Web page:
Planting wrapper tobacco leaves is more troublesome. Within 10 to 20 days after transplanting to the farmland, the field must be covered with a mesh of special fabric to fix the tobacco plants to vertical vertical supports. Irrigation is very important, and plants need to be given a certain amount of water at the right time.

Tobacco grown in the sun has a special flavor and aroma, thanks to Cuba's year-round bright sunshine. These leaves are ultimately used for binders and fillers.

It takes about 40 days after transplanting to start harvesting. Each farm worker can only pick two or three tobacco leaves at a time. This work is very hard, and several days are needed before each harvesting step. It takes about 30 days to completely harvest the tobacco leaves of a plant.

When harvesting, generally start from the lower part of the plant and work your way up. After each few tobacco leaves are picked, a few days are left for the remaining leaves to continue to grow. Shade leaves (shade leaves) growing under mesh generally grow taller and have more leaves, which require multiple pickings during harvesting. The blades are too small and will not meet the requirements for producing Havana-labeled cigars. In fact, only half of the tobacco harvested each year meets this requirement.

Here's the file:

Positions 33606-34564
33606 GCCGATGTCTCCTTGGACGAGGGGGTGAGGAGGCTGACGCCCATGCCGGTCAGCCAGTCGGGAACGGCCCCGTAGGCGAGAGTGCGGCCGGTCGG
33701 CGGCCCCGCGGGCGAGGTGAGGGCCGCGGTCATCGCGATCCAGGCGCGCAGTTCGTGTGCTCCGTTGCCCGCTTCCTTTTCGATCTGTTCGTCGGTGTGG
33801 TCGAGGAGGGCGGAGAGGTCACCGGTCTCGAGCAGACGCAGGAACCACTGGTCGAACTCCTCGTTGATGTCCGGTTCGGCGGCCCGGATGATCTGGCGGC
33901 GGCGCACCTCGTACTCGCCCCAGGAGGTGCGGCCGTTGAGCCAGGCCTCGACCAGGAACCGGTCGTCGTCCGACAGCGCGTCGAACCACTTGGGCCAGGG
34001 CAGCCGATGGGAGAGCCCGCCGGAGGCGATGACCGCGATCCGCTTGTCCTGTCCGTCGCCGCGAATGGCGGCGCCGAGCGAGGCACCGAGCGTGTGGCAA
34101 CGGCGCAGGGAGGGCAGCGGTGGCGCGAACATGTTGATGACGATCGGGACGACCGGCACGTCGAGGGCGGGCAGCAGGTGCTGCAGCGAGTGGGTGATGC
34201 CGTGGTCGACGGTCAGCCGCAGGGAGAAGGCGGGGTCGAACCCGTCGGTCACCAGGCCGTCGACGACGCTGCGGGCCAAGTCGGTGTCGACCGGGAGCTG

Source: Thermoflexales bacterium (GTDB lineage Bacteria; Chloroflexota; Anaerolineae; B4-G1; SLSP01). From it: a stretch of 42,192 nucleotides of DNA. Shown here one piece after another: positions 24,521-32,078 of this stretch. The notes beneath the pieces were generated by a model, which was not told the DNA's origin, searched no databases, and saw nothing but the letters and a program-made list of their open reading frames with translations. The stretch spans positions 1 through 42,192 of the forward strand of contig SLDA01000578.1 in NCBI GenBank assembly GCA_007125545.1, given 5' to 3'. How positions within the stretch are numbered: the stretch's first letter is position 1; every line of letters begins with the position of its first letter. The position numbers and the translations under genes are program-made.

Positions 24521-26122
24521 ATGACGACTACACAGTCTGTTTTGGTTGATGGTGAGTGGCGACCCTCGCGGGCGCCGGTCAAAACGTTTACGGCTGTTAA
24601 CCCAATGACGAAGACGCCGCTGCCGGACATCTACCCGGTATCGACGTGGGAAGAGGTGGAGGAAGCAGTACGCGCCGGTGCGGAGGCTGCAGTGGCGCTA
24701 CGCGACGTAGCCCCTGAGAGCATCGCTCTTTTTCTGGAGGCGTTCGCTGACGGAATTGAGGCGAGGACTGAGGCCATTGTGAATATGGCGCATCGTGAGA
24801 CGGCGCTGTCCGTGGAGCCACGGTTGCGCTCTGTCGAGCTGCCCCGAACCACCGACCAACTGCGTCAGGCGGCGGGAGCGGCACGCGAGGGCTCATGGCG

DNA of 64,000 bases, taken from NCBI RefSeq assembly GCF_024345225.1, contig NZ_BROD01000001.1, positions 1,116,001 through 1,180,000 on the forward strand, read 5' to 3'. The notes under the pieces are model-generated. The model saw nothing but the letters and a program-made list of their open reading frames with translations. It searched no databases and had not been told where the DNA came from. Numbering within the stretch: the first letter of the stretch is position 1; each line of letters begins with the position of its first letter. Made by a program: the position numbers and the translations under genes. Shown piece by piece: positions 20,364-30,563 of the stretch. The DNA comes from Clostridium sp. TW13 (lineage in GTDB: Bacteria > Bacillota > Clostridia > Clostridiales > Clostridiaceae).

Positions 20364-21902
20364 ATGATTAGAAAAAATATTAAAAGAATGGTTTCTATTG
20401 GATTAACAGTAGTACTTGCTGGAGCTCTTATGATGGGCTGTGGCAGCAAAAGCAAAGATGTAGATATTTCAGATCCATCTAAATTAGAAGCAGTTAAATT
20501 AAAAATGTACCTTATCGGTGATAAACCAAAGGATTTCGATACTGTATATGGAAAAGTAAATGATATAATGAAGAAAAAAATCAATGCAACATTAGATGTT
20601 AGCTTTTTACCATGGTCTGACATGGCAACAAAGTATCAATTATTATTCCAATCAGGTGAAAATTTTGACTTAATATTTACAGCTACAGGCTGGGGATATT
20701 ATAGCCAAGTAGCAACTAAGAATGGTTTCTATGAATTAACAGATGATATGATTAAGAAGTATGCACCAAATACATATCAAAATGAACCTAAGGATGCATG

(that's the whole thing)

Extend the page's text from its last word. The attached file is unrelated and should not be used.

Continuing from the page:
The picked tobacco leaves will be stacked on the oxcart, and the oxcart will take them to the drying shed for drying. For the tobacco leaves, this is a necessary stop and the beginning of a long journey. After drying, they are also sent to warehouses for aging. It can sometimes take several years from harvest to the time when Havana cigars are ready to be rolled.

Tobacco leaves from different parts of the plant ferment and mature at different times, which is why different varieties of tobacco are needed to roll Havana cigars.